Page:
A marketing road map for personalization

Personalization is all the rage in digital marketing these days, and with good reason. As an industry, we’ve reached a point where the tools necessary to launch personalization campaigns are more accessible — and affordable — than ever.But while technical challenges were always the most obvious roadblocks for organizations trying to get started with personalization, the fact that those problems are more easily surmounted now doesn’t mean it’s always easy to launch personalization efforts — and more importantly, to see compelling results from those endeavors.Indeed, as with most important initiatives in digital marketing, the technical aspects, while important, are in some ways only the tip of the iceberg. In addition to having the right technology in your organization’s “stack,” successful personalization initiatives include:a clear view of what personalization is meant to achieve: what are you optimizing against?a rigorous, data-driven approach to audience segmentation.ongoing measur…

Maybe the marketing funnel is dead, too — and here’s what can replace it

In my last column, I explained why you should probably stop thinking about marketing in terms of campaigns. It used to be that you created marketing collateral and could never touch it again — but digital marketing lets us constantly iterate and improve what’s out there. And if we can iterate, we should, since improving what’s working is much more efficient than constantly starting from scratch.With digital marketing, we can be more iterative and flexible in our marketing. But there’s a flip side to this — our prospects and customers can also be more flexible in the way that they learn about what we offer and why they should be interested.The marketing funnel isn’t a static journey anymore, if it ever was. We need to pay more attention to exactly what our prospects are doing, when and why.The ‘marketing funnel’ often… isn’tWe’re all familiar with the concept of the “marketing funnel.” Originally developed in 1898, it describes a “journey from the moment a brand or product attracted co…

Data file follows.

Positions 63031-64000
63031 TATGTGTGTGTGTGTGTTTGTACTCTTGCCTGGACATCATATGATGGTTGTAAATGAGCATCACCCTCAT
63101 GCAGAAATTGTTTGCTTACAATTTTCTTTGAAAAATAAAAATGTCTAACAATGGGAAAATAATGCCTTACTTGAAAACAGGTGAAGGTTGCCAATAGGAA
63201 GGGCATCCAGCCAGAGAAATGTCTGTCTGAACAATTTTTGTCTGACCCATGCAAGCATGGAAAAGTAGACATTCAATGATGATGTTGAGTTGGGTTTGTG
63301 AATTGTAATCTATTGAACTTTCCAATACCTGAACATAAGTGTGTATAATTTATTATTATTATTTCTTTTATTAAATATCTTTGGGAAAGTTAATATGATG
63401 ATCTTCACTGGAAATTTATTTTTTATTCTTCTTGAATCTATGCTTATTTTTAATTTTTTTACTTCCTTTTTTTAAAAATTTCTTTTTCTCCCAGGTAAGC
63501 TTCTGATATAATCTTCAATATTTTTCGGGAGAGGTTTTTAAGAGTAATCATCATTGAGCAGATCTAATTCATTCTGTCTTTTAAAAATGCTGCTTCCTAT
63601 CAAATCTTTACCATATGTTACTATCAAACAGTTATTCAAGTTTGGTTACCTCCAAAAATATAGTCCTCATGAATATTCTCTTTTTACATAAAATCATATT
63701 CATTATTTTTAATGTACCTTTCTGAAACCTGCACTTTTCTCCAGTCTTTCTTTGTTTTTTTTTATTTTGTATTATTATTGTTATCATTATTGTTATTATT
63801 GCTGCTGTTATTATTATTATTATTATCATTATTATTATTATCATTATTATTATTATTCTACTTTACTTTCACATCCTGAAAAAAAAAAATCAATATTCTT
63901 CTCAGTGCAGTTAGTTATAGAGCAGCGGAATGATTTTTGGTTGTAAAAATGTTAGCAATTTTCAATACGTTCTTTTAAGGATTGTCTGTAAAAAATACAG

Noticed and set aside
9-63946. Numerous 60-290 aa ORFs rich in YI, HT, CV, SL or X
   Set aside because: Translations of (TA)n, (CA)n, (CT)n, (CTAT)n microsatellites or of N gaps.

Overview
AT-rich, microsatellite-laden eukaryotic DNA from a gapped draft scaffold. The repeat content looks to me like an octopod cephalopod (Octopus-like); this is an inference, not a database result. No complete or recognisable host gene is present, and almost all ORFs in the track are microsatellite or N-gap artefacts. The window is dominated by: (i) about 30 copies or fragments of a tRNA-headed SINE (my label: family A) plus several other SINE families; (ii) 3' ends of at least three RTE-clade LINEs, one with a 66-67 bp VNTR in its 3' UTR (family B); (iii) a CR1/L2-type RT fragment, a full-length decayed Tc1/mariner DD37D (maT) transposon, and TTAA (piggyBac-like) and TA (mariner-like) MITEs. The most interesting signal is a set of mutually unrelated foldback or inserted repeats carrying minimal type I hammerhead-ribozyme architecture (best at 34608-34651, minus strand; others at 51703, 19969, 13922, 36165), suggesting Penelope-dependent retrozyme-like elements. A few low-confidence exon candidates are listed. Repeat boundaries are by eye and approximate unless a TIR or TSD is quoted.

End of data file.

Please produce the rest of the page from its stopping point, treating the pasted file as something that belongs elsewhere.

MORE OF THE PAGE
The rise of personal assistants

Market disruptions are times of great stress, but they also provide great opportunity. They define new winners and losers in the marketplace. And the next major disruption is just around the corner — it’s the coming era of the personal assistants, and there are many market forces that are driving this shift.The first of these market forces is the explosion of the Internet of Things: Internet-connected devices will be something other than a PC, tablet or a smartphone. Gartner predicts that 8.4 billion connected devices will be in use in 2017 (up 31 percent from last year) and that this number will reach 20.4 billion by 2020.What will those other devices be? Here are some of them (though there are many, many others not on this list):RefrigeratorsAlarm systemsThermostatsWatchesCarsTVsSmart speakersThis will create a world where a connected device is always within immediate reach, and for the great majority of those devices, there will no search box and no browser. That leads us to our ne…

41% report doing majority of their holiday shopping online last year [Survey]

According to a recent Walker Sands poll, 41 percent of more than 1,600 consumers surveyed report buying all, or at least a majority of their holiday gifts online last year.Aiming to get a better understanding of this year’s online holiday shopping trends, the 2017 Future of Retail Holiday Report (registration required) includes survey results on everything from how often consumers shopped online to the devices they prefer to shop with and the motivators behind their online buying habits.Among the 41 percent who completed their 2016 holiday shopping online (defined as “high-frequency” online shoppers), 71 percent say that they shop online at least once a month. Forty-four percent of the high-frequency online shoppers report they are likely to make a purchase on a voice-controlled device in the coming year, and 66 percent said they have used Amazon Prime in the past year.The survey broke down the device usage preferences among the high-frequency online shoppers, with 78 percent preferri…